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Isolation with a natural shadow

This kind of background removal is very popular nowadays. It is not so demanding to the photography setup, you basically just put items on a backdrop and take pictures. The light is supposed to make objects contrasted with the background, at least where the shadow is not present. But in total white isolation, you have to be very careful with fur and edges all around items. And here you have to worry about the shadowless parts only.

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Let's work on this bag that I already showed you. If you had to isolate it completely, this dark area underneath would be tricky to select. But as you don't have to worry about it, you can just make a crude selection with the Marquee Tool, invert it, make a few clicks with the Magic Wand and you're done. After you've run the isolating action, you'll see that the bottom of the bag is cut in a straight line, but it's really not important. What I'm going to do is grab the History brush and restore the original shadow as well as the bottom of the bag with just one well-placed Shift stroke. Remember that you can draw straight lines with any brush-like tools if you click once, hold Shift and click a second time – it will be a line from point one to point two.

Same with the boots here. Imagine how much time it would take to isolate the sole if I had to put it on a white background without a shadow. But with a shadow, it's a piece of cake. Select a rectangle, invert, click with the Magic Wand, fill the background with white and restore the shadow. Or you can Select All, Alt-select with the Marquee Tool – it will subtract the rectangle from the initial selection. Click on the rest with the Magic Wand, just watch your Tolerance setting – if's too small, it will require more clicks. Then run the isolating action and restore the shadow. Make sure your History brush tip is very soft, and be careful, or you'll leave jagged edges.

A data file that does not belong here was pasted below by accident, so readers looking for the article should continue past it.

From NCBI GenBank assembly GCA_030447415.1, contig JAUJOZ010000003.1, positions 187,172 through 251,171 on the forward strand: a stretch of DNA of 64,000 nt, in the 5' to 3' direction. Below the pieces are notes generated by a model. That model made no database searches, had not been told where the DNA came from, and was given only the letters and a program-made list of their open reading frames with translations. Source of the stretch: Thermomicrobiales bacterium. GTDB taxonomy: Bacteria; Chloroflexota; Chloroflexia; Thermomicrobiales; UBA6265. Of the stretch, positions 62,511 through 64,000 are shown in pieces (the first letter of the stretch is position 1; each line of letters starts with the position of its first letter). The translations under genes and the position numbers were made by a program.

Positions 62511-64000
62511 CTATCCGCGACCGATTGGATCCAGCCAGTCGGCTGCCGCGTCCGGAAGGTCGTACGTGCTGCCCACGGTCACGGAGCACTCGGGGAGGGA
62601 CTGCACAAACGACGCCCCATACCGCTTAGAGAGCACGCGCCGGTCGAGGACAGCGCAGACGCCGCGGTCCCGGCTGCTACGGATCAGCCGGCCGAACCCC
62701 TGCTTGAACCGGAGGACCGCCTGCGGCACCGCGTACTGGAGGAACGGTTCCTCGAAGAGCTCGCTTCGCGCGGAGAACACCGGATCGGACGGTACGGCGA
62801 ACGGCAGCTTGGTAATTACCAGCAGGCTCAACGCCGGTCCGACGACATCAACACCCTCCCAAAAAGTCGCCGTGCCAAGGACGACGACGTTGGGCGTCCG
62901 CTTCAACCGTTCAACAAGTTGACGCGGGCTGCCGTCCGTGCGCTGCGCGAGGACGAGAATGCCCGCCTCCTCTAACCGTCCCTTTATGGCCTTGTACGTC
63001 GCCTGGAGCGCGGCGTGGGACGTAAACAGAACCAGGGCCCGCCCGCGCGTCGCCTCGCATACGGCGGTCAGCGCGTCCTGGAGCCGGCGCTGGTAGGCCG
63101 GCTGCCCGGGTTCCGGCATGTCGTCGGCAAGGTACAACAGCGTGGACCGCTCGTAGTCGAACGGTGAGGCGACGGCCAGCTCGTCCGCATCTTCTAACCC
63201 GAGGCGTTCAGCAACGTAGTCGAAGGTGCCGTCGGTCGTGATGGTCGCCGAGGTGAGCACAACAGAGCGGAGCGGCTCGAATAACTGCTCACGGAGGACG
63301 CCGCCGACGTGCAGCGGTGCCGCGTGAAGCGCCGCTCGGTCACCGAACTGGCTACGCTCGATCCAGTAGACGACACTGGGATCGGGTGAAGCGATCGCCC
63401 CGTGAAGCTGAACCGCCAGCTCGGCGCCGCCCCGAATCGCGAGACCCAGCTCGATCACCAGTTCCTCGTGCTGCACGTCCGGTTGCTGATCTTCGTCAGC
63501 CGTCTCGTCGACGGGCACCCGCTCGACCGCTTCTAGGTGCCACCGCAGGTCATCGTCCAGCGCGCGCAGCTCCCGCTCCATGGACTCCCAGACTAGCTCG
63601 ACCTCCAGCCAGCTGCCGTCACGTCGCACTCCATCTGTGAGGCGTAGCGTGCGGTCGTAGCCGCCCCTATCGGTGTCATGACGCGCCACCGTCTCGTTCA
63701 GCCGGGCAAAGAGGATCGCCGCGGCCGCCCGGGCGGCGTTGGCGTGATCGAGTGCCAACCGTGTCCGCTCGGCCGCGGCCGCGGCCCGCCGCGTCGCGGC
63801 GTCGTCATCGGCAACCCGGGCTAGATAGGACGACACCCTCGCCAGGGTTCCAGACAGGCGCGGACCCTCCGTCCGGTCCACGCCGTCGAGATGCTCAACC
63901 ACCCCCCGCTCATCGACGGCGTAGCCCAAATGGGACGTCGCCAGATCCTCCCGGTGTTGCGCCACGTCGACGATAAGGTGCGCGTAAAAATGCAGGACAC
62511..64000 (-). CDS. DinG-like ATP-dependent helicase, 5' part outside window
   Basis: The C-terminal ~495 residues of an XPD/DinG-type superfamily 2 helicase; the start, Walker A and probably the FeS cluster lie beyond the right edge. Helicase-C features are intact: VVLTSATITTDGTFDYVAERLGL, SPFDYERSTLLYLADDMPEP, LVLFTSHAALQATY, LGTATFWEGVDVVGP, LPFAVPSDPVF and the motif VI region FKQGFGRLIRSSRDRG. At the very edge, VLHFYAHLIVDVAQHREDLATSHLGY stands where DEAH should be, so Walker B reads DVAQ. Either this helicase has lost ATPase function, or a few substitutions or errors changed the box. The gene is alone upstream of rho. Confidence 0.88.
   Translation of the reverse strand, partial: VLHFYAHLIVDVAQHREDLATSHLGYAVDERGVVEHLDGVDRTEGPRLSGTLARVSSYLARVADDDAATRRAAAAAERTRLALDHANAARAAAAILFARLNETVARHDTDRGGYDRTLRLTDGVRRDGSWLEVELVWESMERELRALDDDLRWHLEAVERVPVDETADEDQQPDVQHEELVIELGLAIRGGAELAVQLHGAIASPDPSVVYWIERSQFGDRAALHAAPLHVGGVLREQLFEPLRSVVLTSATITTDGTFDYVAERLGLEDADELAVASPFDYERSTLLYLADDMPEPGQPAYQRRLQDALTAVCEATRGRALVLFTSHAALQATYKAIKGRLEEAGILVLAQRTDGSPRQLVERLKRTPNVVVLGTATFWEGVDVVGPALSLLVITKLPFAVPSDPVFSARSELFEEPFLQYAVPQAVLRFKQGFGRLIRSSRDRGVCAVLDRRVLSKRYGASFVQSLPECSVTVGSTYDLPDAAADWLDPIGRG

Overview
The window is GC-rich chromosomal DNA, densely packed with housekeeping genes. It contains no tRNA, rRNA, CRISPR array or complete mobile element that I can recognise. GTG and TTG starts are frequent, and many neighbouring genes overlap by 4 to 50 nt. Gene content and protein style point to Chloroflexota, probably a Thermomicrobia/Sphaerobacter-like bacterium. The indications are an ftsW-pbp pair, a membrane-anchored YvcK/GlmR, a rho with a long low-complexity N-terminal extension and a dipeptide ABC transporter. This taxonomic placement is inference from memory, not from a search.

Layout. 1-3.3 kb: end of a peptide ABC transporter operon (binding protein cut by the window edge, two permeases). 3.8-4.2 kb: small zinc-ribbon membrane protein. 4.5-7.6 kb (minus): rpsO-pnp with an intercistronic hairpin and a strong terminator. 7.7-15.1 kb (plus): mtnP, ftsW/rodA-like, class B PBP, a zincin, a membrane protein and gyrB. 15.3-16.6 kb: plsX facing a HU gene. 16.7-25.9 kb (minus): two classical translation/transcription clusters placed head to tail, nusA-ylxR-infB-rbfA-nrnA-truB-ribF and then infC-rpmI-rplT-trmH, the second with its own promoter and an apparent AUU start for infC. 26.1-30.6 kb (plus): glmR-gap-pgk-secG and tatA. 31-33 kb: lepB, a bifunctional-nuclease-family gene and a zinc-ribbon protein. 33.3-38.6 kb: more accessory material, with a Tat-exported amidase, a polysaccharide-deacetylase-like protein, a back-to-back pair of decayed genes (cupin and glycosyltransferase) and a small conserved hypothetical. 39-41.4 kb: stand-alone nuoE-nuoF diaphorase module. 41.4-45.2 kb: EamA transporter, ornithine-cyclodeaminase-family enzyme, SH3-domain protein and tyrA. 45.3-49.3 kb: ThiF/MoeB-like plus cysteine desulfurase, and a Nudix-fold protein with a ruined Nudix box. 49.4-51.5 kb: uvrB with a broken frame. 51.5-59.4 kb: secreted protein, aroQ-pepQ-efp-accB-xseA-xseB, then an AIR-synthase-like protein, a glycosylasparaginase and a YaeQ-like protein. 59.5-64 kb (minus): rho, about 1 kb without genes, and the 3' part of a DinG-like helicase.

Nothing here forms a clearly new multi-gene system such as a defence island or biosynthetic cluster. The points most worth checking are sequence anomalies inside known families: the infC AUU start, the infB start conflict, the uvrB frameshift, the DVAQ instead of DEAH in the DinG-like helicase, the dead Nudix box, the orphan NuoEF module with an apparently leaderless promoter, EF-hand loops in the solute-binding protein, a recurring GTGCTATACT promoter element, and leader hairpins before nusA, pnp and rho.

It might be more tricky if the item is not so contrasted with the background. But I assure you, if photographers do their job well, you won't have much problem even with white or shiny items. Just watch your Tolerance setting – if it's too big, the selection will reach into the item. In this case, 9 is perfect. Then again, I'll fill the background with white and restore the shadow.

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Even if the image was shot in poor lighting conditions, it doesn't mean you have to use the Pen Tool to isolate it. Magic Wand method might still work, just not so well. Later, in the "Complicated isolation issues (LINK)" section I'll show you how to isolate white items that are not contrasted with the background at all. But here we're talking about isolation with a natural shadow. And I'm telling you that the easiest and fastest way to get one is to restore it with the History Brush. This simple concept somehow evades many retouchers. I've seen some tutorials online that offer you to isolate the object completely with the Pen Tool, copy it to another layer, then isolate the shadow as well and jerk both layers until you get about the same result I have in under a minute, without having to create a single layer or even touch the Pen Tool. Don't waste 5 minutes on something that can be done in a few seconds. Separating the shadow gives you more control over the final look of the image, but product image retouching is supposed to be fast. We are willing to sacrifice a lot to gain high retouching speed, and we can still make great-looking images.

You can download the images for practice purposes from the gallery above. Each thumbnail is linked to the respective hi-res image, just click on the thumbnails you need to open them in a separate window. You can right-click and "Save link as…" to download images without having to open them first.

Next: Automatic shadow restoration

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